Chronicles of A Pastry School Student

Flour Child

Freshly baked Ciabatta.

Ok, I’m not a morning person. It’s definitely becoming a challenge for me to juggle all of my life’s activities. Last month I was diagnosed with … and I have had a host of appointments and tests with my doctor. Accordingly, I have missed a significant amount of lab time this month. Even while in bed, I read my textbooks and email my chef instructors for notes and details about lab projects. Currently, I’m reading about the anatomy of flours. For the most part, AP, Whole Wheat, High Gluten, Cake, Pastry and Bread flours have only managed to put me to sleep.  It took me three tries before I could make it through the chapter without dozing off, but I’m glad I did.

I learned that the types of flour used in a recipe dictate texture, rise, color, taste and nutritional value of finished products. A few months before reading this particular chapter in my textbook, I learned about the differences in flours the hard way when I made Dutch Babies for a brunch. A Dutch Baby is a German pancake that is tall, puffy and mildly sweet, with a touch of lemon flavor. Traditionally, it is sprinkled with confectioners’ sugar and served with jam, fruit or a wine or fruit sauce. When making the pancakes, the recipe called for AP flour. With my health in mind, I decided to substitute the AP flour with Whole Wheat flour. The result? All of the aforementioned characteristics—except for the rise. While the pancakes tasted incredible, I did not get the dramatic rise I was supposed to achieve by using AP flour.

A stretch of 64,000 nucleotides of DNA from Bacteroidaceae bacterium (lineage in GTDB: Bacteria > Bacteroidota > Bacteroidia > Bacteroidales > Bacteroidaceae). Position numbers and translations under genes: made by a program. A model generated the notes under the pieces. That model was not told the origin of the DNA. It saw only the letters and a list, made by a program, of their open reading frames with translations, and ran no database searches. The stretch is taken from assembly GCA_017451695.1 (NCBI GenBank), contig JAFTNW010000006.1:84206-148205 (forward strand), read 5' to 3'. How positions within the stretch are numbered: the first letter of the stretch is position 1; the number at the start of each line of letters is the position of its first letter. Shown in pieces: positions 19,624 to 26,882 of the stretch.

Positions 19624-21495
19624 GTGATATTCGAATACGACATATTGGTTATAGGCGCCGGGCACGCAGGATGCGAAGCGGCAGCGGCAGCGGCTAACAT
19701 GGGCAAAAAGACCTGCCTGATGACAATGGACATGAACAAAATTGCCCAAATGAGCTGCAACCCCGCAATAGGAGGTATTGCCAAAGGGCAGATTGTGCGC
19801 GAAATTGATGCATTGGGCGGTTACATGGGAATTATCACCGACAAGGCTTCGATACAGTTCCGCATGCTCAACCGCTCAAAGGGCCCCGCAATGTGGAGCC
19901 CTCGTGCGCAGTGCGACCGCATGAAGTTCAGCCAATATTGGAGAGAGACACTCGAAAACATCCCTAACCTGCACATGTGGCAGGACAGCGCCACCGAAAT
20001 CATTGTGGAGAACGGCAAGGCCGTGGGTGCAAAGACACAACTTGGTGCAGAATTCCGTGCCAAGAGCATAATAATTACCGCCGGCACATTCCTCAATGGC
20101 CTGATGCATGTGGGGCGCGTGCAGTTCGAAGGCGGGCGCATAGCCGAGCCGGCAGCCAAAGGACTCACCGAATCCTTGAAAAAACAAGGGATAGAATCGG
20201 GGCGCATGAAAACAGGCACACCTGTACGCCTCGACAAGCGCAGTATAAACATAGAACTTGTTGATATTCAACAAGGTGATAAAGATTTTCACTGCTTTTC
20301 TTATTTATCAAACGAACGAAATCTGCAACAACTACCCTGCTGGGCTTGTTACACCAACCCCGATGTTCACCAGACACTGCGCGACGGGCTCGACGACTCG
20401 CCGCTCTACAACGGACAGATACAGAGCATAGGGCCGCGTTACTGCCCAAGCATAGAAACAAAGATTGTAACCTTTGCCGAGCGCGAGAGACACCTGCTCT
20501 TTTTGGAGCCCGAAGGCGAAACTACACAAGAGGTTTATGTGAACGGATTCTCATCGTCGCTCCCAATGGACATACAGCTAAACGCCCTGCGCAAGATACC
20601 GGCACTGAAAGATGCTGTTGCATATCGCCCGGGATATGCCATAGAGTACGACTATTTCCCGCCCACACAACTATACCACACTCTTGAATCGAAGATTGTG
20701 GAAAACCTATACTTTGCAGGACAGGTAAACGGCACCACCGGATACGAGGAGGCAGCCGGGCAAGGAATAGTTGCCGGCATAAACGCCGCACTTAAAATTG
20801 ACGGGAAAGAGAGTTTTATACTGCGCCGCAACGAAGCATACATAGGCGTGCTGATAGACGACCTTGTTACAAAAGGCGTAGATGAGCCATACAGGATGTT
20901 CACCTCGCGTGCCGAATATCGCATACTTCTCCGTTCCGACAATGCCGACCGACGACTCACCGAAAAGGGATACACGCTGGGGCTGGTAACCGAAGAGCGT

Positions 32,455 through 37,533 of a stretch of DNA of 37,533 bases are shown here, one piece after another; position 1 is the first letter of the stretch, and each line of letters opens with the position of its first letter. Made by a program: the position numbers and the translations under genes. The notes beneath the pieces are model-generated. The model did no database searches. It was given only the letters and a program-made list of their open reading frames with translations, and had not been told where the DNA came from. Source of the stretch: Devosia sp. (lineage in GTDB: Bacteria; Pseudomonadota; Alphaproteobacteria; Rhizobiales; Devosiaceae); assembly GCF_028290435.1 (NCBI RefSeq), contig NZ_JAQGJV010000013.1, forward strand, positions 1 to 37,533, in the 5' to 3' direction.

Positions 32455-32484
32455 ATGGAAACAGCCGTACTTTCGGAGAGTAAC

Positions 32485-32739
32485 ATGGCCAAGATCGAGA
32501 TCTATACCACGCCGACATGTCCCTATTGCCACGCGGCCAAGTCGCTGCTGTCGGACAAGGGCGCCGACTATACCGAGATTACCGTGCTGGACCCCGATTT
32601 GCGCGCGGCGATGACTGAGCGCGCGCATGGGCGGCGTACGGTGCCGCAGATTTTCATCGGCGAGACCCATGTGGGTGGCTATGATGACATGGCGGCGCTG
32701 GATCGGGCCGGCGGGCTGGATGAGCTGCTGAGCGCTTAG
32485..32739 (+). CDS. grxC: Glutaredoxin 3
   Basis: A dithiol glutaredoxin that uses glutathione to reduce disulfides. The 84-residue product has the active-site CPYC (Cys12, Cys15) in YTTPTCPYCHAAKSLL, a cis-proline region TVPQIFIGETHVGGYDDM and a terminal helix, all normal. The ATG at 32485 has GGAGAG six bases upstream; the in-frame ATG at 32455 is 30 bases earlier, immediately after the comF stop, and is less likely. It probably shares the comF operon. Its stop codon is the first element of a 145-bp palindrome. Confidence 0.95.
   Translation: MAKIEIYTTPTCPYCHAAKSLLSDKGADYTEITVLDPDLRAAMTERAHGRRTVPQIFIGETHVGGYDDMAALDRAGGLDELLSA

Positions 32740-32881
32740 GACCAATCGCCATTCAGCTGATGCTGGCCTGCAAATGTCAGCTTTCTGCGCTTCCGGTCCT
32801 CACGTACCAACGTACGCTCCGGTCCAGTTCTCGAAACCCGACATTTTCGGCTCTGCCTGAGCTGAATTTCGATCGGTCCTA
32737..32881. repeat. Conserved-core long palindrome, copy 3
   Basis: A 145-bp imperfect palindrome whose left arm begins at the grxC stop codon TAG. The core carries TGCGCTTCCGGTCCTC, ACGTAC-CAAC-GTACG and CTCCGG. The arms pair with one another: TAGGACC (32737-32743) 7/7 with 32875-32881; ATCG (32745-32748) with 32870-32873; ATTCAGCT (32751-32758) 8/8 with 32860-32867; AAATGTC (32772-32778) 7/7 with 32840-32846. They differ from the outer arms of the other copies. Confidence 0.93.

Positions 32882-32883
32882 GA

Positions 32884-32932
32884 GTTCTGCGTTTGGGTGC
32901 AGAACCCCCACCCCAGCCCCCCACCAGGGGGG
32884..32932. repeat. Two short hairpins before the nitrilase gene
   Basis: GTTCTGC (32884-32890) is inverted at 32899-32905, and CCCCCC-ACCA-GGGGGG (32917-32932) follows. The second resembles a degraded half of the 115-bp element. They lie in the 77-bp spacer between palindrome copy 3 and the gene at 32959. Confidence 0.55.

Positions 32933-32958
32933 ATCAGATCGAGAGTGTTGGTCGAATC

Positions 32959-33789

After reading more about flour in my textbooks, I learned that Whole Wheat flours do not produce as much rise in baked goods because the bran, among other things in the flour hinders rise/volume. Eureka! I thought to myself reading the chapter. I had solved the mystery of the flat Dutch Baby.

For all of you Culinary Nerds interested in learning more about flour types, characteristics and functions, check out my paper, Flours in the Attic: The Anatomy of Flour in the U.S. located under the Writings link at the top of the blog.

Country French Bread.

Country French Bread.

While I’m on the subject of flour, Bread class has become more and more interesting. Surprisingly, I enjoy the process of mixing the ingredients, proofing and baking. Some bread can be baked in one day; others take two to three days and yield more complex results. No matter the bread product, all bread making is based on a process referred to as the Twelve Steps of Baking (Learn more about the process in the Writings section/link in this blog.). We started making dinner rolls and hamburger buns, progressed to Baguettes and Ciabatta; and now we’re on to Sourdoughs, Whole Wheats and Laminated Doughs. Check out the videos of bakers shaping baguettes and different methods for kneading dough by clicking on the Videos tab. I’ve included a nifty chart below from the Canadian Wheat Board, titled From Wheat to Bread. It details how flour goes from a grain to a bread product with great diagrams. To obtain a clear PDF for reading or printing, click on the chart below or click here to go to their website and visit the library.

From Wheat to Bread Chart Courtesy of the Canadian Wheat Board.

AP Flour Dutch Baby Example Photos Courtesy of Wikipedia.

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